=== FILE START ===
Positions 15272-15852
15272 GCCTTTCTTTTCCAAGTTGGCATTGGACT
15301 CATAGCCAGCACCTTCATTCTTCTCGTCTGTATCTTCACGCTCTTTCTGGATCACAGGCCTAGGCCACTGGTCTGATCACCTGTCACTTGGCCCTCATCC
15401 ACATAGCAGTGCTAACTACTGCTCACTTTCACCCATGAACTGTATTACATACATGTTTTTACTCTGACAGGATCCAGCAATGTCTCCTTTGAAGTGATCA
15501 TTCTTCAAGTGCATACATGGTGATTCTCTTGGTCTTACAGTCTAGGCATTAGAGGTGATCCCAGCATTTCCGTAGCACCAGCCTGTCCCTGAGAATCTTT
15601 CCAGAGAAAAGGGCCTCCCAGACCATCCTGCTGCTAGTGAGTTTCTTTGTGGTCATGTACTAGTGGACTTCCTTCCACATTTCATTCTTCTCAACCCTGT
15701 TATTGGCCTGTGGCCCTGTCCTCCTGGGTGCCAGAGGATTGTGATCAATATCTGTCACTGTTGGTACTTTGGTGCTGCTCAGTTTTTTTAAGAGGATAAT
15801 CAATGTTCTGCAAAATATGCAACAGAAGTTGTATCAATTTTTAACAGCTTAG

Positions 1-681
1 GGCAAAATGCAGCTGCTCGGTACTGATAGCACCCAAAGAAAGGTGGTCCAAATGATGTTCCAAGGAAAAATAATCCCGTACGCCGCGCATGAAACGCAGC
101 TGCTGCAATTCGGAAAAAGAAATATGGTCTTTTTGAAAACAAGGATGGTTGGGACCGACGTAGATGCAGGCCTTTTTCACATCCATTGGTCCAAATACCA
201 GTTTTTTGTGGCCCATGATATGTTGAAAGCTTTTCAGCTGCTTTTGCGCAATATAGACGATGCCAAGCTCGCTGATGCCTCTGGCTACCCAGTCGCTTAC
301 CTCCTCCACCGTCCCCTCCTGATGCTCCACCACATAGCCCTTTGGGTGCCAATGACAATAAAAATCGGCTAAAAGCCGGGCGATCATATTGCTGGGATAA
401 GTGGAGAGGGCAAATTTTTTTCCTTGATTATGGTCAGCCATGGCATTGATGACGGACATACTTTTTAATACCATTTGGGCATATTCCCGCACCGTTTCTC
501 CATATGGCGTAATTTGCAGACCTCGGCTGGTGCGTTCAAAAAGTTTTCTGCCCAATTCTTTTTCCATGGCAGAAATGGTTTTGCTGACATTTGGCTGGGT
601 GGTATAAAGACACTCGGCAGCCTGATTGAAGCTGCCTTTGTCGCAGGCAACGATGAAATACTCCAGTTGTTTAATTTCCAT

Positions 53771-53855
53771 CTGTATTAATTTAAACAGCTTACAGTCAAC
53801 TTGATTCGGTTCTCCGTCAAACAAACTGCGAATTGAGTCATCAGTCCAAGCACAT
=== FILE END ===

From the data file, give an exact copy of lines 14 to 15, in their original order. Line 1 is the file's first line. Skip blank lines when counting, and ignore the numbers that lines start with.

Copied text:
401 GTGGAGAGGGCAAATTTTTTTCCTTGATTATGGTCAGCCATGGCATTGATGACGGACATACTTTTTAATACCATTTGGGCATATTCCCGCACCGTTTCTC
501 CATATGGCGTAATTTGCAGACCTCGGCTGGTGCGTTCAAAAAGTTTTCTGCCCAATTCTTTTTCCATGGCAGAAATGGTTTTGCTGACATTTGGCTGGGT